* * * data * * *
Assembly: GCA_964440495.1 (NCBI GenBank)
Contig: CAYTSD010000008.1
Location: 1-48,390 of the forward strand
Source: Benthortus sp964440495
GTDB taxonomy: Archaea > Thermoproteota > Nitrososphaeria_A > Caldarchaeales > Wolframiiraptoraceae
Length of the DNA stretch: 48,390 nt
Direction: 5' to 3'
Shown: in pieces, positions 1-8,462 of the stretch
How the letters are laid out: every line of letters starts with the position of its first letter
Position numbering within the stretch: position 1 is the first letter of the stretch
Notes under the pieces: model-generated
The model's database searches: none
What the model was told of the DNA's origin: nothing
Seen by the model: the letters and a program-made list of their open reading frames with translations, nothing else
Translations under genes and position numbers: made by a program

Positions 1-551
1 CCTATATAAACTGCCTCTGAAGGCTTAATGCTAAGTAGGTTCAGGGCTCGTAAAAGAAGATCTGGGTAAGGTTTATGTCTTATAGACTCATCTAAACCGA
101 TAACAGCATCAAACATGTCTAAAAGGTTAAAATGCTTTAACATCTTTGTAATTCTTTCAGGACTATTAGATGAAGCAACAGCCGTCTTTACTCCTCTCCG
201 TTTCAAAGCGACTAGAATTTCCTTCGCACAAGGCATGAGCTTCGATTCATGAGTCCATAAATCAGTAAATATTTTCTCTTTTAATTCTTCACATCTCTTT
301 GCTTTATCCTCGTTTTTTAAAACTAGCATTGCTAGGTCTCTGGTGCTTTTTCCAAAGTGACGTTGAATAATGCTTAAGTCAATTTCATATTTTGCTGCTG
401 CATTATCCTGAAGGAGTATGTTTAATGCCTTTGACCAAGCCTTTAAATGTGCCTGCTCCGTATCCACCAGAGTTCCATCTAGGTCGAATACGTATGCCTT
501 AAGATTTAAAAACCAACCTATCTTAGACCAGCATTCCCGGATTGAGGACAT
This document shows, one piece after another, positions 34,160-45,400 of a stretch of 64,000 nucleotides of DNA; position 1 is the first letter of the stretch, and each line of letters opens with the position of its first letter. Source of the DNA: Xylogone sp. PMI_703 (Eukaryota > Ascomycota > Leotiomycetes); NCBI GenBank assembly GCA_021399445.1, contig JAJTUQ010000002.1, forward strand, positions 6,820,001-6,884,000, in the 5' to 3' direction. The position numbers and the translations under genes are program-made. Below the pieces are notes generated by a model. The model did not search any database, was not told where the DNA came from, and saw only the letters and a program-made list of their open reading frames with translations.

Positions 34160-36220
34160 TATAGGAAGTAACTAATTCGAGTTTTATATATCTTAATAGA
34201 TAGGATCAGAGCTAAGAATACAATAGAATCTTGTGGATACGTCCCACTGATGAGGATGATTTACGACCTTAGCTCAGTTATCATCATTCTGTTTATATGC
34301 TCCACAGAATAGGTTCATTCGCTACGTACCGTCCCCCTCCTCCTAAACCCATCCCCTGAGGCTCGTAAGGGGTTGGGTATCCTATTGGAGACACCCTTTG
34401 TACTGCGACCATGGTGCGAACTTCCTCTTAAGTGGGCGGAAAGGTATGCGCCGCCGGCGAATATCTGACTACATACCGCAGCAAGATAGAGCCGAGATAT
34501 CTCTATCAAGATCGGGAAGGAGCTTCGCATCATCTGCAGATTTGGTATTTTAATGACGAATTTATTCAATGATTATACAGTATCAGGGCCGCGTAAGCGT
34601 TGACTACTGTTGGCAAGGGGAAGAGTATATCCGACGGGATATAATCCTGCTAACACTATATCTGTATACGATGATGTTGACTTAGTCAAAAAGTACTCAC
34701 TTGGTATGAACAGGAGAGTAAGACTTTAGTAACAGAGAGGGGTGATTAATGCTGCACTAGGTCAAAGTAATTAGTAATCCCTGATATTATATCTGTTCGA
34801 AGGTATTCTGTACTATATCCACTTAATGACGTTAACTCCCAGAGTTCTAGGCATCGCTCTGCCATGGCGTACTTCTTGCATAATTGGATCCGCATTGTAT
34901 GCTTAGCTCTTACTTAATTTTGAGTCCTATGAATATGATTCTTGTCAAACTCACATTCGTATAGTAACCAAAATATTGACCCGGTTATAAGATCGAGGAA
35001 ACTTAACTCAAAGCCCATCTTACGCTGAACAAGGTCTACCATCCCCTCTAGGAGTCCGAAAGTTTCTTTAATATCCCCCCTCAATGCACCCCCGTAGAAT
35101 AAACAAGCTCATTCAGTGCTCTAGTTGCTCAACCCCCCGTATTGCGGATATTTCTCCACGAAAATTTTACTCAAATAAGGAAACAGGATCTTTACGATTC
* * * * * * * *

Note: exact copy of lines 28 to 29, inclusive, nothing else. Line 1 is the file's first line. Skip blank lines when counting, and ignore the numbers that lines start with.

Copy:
34401 TACTGCGACCATGGTGCGAACTTCCTCTTAAGTGGGCGGAAAGGTATGCGCCGCCGGCGAATATCTGACTACATACCGCAGCAAGATAGAGCCGAGATAT
34501 CTCTATCAAGATCGGGAAGGAGCTTCGCATCATCTGCAGATTTGGTATTTTAATGACGAATTTATTCAATGATTATACAGTATCAGGGCCGCGTAAGCGT